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Catfish Pond Woman

Bianca McCarthy

Chemical Factory Fire Killed the Cat | Cole Pittman | Photography

There are ponds in the Mississippi Delta.

You find yourself there when you’ve wrecked your car again, grumbling that it wasn’t your fault, when of course it was. That deer hadn’t come out of nowhere—you’d gone hunting for that deer in Mamaw’s old Nissan.

These ponds are perfect circles.

Before you unlearned the word “why,” you used to ask just that.

They say there are catfish in there. But they say it in a distinctly uncatfishlike way.

The ways of the catfish are blatant, easy. Those fish know when they’re fixin’ to be fried, but they don’t run (no legs). So, it’s easy for you to know that it’s not catfish in these ponds.

And the sight beneath the muddy depths doesn’t really shock you.

Everybody warns you ‘bout those Mississippi women, and if you are one, they warn you about yourself.

They never did say nothing about catfish pond women.

She crawls out of the pond, heaving and clutching fin-fulls of soft red dirt. Her hair’s a bit tangled, but she’s pretty, aside from the gray of her skin and the whiskers catty-corner to her mouth.

You feel a hint of satisfaction, ‘cause there sure weren’t catfish in there, unless this lady counts.

When she opens her jaws, showing nearly toothless gums, you should be afraid, but you aren’t. And your instincts are right to trust her, ‘cause she seems to be a real straight talking catfish pond woman.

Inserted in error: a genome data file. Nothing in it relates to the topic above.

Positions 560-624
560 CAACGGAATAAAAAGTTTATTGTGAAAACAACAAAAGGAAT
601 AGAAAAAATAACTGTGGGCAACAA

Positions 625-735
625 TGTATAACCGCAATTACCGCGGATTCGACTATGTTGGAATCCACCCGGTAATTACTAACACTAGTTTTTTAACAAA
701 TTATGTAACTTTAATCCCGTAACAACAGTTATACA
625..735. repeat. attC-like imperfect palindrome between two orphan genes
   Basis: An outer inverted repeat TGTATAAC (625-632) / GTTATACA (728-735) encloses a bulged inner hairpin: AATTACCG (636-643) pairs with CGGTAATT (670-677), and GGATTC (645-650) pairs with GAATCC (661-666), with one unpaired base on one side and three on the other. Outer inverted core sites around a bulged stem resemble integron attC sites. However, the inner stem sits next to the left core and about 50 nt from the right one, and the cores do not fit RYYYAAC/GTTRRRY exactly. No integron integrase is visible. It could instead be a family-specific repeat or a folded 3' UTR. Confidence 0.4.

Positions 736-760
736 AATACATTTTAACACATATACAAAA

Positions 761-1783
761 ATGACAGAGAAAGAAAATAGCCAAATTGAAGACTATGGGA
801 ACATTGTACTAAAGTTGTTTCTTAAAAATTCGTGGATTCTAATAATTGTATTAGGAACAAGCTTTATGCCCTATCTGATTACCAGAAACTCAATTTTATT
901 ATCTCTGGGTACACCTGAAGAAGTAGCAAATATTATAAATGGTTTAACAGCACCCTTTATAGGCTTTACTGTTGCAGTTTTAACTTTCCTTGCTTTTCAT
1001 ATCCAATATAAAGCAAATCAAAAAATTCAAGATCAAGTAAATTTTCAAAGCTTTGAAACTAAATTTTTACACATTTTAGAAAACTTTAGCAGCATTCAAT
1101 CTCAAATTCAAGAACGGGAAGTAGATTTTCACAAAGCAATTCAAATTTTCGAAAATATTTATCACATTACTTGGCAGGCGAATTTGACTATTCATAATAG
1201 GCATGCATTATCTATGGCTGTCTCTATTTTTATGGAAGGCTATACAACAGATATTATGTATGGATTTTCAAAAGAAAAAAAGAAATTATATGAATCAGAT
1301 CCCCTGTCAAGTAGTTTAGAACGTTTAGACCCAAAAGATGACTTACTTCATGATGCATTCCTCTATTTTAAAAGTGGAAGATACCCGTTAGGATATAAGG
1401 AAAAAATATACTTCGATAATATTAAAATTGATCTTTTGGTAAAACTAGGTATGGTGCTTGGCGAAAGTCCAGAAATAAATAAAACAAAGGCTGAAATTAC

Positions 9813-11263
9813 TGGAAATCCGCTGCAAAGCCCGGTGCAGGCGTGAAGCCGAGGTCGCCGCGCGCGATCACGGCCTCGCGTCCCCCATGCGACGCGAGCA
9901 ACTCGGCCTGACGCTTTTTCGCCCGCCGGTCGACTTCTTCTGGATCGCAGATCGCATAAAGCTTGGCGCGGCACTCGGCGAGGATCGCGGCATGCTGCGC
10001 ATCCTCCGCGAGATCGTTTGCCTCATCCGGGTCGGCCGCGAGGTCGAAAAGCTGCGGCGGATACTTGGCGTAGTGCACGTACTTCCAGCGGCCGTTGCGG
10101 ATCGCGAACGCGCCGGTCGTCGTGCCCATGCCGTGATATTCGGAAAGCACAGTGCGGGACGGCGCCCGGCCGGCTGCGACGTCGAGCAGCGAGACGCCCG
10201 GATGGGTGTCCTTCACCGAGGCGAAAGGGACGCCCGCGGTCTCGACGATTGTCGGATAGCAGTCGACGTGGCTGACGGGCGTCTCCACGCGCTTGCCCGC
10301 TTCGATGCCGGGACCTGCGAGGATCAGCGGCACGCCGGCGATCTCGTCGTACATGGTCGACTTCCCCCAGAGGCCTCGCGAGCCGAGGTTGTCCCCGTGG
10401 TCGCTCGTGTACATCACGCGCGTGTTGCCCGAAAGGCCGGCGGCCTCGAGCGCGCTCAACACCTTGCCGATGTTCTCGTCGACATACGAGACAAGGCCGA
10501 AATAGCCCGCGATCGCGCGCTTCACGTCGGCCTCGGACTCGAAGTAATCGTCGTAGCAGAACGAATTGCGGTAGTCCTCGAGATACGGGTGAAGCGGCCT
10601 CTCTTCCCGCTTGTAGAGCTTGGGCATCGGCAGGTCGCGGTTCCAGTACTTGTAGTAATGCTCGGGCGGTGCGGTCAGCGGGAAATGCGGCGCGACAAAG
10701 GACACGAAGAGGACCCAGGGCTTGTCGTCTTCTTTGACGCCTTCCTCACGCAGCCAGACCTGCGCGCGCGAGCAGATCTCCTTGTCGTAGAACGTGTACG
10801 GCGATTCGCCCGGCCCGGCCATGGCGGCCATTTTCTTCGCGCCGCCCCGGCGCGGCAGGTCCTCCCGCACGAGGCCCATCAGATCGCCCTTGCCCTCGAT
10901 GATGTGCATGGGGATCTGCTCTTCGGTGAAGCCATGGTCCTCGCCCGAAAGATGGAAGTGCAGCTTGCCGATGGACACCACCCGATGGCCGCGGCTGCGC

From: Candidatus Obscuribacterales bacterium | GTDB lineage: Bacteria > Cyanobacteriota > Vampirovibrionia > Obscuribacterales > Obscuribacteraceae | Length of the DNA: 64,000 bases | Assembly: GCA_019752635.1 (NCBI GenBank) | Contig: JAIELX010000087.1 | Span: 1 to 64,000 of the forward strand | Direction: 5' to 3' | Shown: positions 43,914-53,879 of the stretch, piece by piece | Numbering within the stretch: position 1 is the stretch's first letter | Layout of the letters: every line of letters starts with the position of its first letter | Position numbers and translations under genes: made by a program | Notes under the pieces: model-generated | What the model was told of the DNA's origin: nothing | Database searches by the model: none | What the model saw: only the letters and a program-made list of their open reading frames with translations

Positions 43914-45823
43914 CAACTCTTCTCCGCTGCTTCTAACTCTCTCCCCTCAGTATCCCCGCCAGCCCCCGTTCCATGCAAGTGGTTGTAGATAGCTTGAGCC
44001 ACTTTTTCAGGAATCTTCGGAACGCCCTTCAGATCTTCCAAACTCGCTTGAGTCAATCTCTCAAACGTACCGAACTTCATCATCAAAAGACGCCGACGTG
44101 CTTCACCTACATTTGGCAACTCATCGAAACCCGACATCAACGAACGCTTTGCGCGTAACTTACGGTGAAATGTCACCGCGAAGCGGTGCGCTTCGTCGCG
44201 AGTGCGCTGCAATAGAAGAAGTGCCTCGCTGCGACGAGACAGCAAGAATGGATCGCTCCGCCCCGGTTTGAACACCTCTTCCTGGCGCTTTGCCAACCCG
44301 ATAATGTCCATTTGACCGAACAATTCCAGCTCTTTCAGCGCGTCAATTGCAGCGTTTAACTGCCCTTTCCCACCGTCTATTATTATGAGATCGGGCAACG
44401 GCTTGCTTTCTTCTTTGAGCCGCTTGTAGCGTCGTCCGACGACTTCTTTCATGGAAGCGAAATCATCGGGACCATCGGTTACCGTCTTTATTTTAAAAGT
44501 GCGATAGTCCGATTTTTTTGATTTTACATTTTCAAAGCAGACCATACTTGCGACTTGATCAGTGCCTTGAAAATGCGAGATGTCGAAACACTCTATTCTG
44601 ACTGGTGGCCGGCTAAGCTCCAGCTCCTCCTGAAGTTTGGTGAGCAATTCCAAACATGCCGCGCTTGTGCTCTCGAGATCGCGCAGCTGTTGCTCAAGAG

“Got a light?” she rasps.

You say “yeah,” and toss her the red lighter you carry around ‘cause your mama smokes a twelve-pack a day but can’t be assed to carry her own damn light.

“How long you been smoking?” you ask, making gas station bathroom type conversation.

“I don’t,” she says and swallows the lighter whole. “Don’t really care for the nicotine.”

“I don’t either.” You make a mental note to swing by the Dollar General and get a new lighter.

She considers you for a moment.

“Life gets better outside of this shit town,” she says finally.

“Yeah?” you answer, wanting to ask more, but your uncle used to know a guy who got drowned by a catfish.

“Yeah, kid. I got friends in the river, free as birds, except not really, ‘cause they ain’t got wings or legs.”

You both sit in silence for a moment.

You finally speak, “This town ain’t just shit, it’s murderous. I’m dying, ma’am, I’m dying.”

You feel tears pinprick your eyes. You don’t cry much, especially not in front of new folks, but she feels like a safe space.

“You got legs, baby. Just walk on out of this pond.”

And the catfish pond woman slips into the deep.